2008-2010 Community Grant Recipients

April 2008 – April 2010

Reaching out to individuals in soup kitchens, at health fairs and through local radio programs, the Foundation’s community grantees are making a difference in large and small, rural and urban communities. Community grants are one way the Foundation supports vital education and services for people who need them. Facing limited resources and large underserved populations, these five community grantees are making a tremendous impact by providing valuable cancer prevention education and screening services.

Here are snapshots of the Foundation’s grantees:

Organization Chenango Health Network  
Title Cervical Cancer Outreach Project  
Project Director Tina Utley Edwards, MPA  
Amount $50,000 for one year  
Progress The Chenango Health Network received a grant from the Foundation to educate women in a medically underserved region of New York about cervical cancer. Staff and volunteers have supplied over 2,300 women with important cervical cancer information and provided cervical cancer screenings to over 500 women. Community events, food banks, church groups and hair salons are among the various settings for this educational campaign featuring local women. The campaign uses computer kiosks, local radio and print media to help educate the community about cervical cancer and screening.
Download Brochure
Organization Emory University School of Medicine  
Title Trainer Workshop: Con Amor Aprendemos (CAA), With Love We Learn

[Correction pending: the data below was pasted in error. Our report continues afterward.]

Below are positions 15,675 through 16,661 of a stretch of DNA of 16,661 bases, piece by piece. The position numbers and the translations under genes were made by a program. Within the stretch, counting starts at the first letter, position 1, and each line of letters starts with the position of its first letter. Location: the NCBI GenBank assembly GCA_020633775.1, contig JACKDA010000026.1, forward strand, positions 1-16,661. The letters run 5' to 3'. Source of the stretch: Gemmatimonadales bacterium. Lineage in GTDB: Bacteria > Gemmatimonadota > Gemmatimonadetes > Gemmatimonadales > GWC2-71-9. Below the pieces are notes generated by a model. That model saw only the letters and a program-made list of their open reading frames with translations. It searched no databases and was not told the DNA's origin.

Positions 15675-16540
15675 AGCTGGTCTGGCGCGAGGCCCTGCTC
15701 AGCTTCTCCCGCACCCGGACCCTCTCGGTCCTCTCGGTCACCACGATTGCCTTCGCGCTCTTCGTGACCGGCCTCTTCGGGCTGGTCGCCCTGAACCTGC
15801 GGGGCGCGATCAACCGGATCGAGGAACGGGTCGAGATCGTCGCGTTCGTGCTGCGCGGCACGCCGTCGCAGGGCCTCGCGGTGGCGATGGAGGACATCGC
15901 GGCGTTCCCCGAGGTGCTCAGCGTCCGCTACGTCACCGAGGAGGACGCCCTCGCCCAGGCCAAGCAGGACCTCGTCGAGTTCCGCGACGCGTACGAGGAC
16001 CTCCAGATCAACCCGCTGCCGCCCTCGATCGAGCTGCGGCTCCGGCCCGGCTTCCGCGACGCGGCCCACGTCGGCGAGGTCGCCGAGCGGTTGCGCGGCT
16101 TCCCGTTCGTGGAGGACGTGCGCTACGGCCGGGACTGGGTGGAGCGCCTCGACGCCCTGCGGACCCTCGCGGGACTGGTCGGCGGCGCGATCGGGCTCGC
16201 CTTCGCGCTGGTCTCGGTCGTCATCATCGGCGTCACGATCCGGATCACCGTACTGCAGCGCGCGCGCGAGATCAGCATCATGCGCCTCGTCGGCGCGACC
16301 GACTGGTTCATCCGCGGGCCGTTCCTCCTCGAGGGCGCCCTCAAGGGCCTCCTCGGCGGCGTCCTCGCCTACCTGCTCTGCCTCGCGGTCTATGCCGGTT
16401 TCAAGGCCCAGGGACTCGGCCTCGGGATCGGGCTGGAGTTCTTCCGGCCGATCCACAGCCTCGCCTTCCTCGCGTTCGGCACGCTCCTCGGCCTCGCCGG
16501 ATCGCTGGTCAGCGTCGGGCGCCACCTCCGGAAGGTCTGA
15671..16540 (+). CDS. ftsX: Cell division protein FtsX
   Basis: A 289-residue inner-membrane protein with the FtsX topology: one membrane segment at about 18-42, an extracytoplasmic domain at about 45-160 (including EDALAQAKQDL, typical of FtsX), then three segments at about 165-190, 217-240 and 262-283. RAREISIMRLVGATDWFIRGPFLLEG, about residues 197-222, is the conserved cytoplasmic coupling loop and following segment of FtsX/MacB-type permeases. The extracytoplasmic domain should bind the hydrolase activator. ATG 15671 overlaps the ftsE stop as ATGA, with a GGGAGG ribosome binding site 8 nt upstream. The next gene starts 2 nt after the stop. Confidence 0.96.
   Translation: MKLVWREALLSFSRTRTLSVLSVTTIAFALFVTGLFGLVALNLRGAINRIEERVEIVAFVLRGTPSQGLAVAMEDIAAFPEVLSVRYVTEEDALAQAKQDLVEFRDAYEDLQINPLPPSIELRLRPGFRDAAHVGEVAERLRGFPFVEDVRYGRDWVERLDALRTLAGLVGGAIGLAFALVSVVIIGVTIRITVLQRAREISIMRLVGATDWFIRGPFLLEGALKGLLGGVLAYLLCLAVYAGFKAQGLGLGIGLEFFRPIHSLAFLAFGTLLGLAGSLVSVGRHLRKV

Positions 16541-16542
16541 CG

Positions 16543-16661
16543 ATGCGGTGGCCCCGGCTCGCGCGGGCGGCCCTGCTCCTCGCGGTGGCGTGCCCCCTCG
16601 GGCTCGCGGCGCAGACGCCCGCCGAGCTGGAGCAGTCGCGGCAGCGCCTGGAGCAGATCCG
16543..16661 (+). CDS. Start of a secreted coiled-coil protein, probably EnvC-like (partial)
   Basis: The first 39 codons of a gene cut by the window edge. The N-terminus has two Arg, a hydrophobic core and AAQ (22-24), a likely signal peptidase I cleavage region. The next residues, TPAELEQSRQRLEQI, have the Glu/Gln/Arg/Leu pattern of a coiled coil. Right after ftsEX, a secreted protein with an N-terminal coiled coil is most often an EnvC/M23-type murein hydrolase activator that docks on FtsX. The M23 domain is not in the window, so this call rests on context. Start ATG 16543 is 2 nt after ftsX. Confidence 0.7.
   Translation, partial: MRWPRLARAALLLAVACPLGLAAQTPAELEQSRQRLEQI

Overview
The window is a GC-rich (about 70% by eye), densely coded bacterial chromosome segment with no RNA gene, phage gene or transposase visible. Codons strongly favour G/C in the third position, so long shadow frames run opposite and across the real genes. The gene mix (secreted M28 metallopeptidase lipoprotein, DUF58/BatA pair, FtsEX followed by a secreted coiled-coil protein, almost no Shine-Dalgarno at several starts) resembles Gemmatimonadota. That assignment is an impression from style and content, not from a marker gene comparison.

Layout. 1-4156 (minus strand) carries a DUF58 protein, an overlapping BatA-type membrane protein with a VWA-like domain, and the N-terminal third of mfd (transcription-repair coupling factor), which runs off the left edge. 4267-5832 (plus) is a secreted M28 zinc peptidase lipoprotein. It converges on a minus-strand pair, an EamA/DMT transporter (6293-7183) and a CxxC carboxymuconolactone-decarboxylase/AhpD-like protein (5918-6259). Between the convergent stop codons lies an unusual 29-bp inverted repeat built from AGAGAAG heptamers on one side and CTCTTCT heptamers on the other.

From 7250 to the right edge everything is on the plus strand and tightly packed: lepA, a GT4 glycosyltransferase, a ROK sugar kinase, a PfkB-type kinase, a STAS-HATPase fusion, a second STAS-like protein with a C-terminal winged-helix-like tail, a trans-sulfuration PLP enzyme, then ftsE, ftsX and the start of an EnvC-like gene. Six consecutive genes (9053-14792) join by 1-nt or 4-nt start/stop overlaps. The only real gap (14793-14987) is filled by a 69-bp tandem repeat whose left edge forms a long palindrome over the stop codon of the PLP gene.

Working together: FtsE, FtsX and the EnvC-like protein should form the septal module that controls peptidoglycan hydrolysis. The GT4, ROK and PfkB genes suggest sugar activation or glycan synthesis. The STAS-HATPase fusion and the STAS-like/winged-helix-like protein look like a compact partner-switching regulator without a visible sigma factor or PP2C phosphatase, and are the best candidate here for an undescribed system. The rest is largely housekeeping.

Project Director Lisa Flowers, MD  
Amount $50,000 per year for two years  
Progress Con Amor Aprendemos (With Love We Learn) is an interactive program that educates Hispanic/Latino couples about Human papillomavirus (HPV) and cervical cancer. Through a train-the-trainer course, this program is creating a network of promotoras(health educators) that help educate about cancer prevention in their own communities in Georgia.
Organization Hispanic Health Initiatives, Inc.  
Title Mi Salud en Mis ManosMy Health is in My Hands  
Project Director Josephine Mercado, BA, JD  
Amount $25,000 per year for two years  
Progress Through health fairs, community events and media outlets, peer health educators have reached out to over 40,000 women in Florida with education regarding the importance of annual screening and early detection of breast cancer. The women are mostly uninsured or under-insured Latinas with very limited English proficiency. The group utilizes over 70 active volunteers and a team of peer educators to provide health information and facilitate access to health care. Because of this beneficial program, over 700 women were referred for annual clinical breast exams and mammograms in the past year.
Organization Primary Care Coalition of Montgomery County, Inc.  
Title Improving Access and Eliminating Barriers to Cancer Prevention Care for Low-Income and Uninsured Women
Project Director Maria Triantis, RN, MBA  
Amount $50,000 per year for two years  
Progress This program is increasing cancer prevention among an underserved community in Maryland by providing colorectal cancer education and screening and utilizing a new referral system for mammograms. The new system has resulted in decreasing the time from referral to screening by over 100 days. The coalition has partnered with local hospitals and clinics to create a safety net for women ineligible for other county programs. To date, colorectal cancer screening has been provided to 26 women and mammograms to 98 women. The group is also utilizing electronic medical records to improve care coordination for colorectal cancer screening.
Organization Rural Health Group, Inc.  
Title Action and Intervention for Men (A.I.M.)  
Project Director Patricia Peele, BS, MAEd  
Amount $50,000 per year for two years  
Progress Ten local community organizations have joined a partnership created by the group to promote prostate awareness and prevention among African American men who are at highest risk for prostate cancer in three North Carolina counties. The groups are co-sponsoring prostate cancer awareness events in communities, churches and civic groups. Over 400 men have received prostate cancer screenings, and 16 lay health advisors have been trained to provide health education.